Alex Kurland, Staff Illustrator

One long-standing, little-known UR myth is the existence of a bomb shelter in Rush Rhees Library. While the myth’s validity still remains uncertain, a wealth of historical support for the bomb shelter exists.

At the start of the twentieth century, during the first two world wars, the threat of bombings increased across the nation, causing colleges and universities to begin to take the necessary precautions to protect students and faculty.  This was done by designating areas within buildings as fallout shelters in which people on a college campus could seek refuge in the case of a confirmed threat.

Along with many other institutions, under the leadership of UR President W. Allen Wallis, the University appropriated many areas within academic and residential buildings to be considered shelters in the case of an attack on the school.

“Parts of almost all buildings on the River Campus and the [UR] Medical Center and  [the] Eastman School of Music will be designated shelter areas,” Wallis said in a 1964 article published in the Democrat and Chronicle.

This decision was also reiterated in a newsletter released by UR’s Office of Public Relations on May 8, 1964, in which Colonel Robert Abbott, Civil Defense Director for Monroe County, made a statement.

“The addition of the University buildings [converted to fallout shelters] will provide about 17,000 more spaces and bring to about 500 the total number of buildings available for shelter in the county,” he said.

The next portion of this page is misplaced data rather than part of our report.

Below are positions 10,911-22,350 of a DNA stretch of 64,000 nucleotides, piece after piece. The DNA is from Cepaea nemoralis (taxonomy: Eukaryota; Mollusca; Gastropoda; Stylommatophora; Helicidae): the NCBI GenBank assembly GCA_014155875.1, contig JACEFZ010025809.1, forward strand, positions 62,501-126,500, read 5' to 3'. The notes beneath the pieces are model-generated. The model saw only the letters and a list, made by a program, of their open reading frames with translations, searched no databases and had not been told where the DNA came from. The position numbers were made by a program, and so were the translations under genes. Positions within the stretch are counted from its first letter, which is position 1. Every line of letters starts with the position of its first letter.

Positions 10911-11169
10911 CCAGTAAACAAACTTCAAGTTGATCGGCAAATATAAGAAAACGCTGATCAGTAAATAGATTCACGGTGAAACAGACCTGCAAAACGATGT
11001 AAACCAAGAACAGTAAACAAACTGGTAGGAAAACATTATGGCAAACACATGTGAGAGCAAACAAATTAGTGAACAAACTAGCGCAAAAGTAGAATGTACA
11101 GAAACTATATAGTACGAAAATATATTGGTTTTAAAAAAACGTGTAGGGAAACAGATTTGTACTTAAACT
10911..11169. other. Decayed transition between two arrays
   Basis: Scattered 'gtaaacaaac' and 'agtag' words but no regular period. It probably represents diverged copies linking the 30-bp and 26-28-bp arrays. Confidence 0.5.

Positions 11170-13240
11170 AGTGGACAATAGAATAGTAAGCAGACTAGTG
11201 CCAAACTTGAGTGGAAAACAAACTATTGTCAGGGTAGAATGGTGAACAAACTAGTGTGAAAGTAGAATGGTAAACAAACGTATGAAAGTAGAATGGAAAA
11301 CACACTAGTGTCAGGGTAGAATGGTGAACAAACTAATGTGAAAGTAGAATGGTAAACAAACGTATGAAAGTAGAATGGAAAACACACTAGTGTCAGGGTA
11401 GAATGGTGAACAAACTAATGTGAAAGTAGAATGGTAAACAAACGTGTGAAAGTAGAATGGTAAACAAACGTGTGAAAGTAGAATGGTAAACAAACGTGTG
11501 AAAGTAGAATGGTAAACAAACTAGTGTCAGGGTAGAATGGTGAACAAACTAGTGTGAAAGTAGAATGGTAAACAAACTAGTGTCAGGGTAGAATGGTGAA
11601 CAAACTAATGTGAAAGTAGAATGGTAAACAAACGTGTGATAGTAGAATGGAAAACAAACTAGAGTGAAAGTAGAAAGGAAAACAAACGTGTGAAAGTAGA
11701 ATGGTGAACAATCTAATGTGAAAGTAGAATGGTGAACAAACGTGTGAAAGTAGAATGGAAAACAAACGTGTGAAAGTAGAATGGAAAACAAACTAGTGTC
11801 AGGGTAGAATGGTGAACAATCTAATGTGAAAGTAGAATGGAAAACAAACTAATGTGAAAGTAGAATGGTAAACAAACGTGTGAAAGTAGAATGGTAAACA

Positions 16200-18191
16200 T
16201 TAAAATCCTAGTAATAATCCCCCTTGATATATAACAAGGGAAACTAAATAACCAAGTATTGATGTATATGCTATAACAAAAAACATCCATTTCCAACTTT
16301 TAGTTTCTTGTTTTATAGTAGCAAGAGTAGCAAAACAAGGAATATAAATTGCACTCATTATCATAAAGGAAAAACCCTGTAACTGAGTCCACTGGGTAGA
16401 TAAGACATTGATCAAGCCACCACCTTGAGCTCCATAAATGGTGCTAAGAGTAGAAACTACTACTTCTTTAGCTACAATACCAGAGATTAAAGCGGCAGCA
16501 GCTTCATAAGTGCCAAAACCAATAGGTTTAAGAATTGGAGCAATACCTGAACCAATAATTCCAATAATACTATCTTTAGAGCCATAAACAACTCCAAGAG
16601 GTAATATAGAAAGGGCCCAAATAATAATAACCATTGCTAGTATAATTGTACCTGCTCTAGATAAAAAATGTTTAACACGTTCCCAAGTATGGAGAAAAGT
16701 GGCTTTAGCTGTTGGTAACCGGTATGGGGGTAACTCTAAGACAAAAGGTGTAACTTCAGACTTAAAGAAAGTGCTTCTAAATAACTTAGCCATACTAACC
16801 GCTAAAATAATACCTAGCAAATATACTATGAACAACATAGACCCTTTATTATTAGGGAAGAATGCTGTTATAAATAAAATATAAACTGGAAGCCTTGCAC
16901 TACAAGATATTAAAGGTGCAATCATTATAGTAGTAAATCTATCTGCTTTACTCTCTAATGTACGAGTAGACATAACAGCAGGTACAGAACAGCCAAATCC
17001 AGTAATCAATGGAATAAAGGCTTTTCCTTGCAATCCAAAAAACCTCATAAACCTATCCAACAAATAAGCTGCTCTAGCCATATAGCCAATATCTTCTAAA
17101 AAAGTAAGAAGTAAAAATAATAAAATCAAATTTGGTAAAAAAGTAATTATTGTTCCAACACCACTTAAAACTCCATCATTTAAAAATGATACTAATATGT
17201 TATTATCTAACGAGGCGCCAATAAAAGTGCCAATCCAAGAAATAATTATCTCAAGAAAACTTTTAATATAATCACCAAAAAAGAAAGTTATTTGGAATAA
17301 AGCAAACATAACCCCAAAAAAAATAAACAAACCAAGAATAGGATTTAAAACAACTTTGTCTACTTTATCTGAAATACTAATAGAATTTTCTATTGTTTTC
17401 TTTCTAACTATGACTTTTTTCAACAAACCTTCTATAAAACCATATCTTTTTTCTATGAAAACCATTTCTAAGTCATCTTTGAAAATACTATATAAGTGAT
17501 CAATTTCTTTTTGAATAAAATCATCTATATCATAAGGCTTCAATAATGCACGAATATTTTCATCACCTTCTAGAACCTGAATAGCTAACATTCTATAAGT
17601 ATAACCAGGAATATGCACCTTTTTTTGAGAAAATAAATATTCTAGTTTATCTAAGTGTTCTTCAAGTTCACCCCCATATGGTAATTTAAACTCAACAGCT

In the 1960s, the addition of fallout shelters to buildings on the River and Eastman campuses, as well as URMC, caused some contention among UR students in the wake of the Vietnam War.

In a letter to the editor in a 1964 issue of the Campus Times, UR undergraduate R.D. Peters emphasized that although some students disliked the possibility of war, an overall support of the necessary precautions on campus was present among UR students.

“We must maintain the balance of power and prepare ourselves for the hideous possibility of war — prepare at least a few will survive to rebuild our battered world,” he wrote.

Today, many previous fallout and bomb shelters have been converted to storage rooms and the like, utilized to the best of their ability to support daily life on campus. Many of the old shelters have been converted into rooms that cannot be used by students due to their location in buildings or the fact that many of these rooms now contain pipes and internal infrastructure.

Many students have claimed that they discovered the rumored bomb shelter in Rush Rhees Library, but its existence could not be officially confirmed by any UR faculty or staff.

As this supposed bomb shelter was once used as an emergency shelter for students and faculty in the mid-1960s, it is not a location that students are permitted to tour. Therefore, little is known of its status.

Its existence could very well be a myth, or it could easily exist within the library. It’s a University mystery. Maybe someday, someone will solve it.

Lerner is a member of
the class of 2016.



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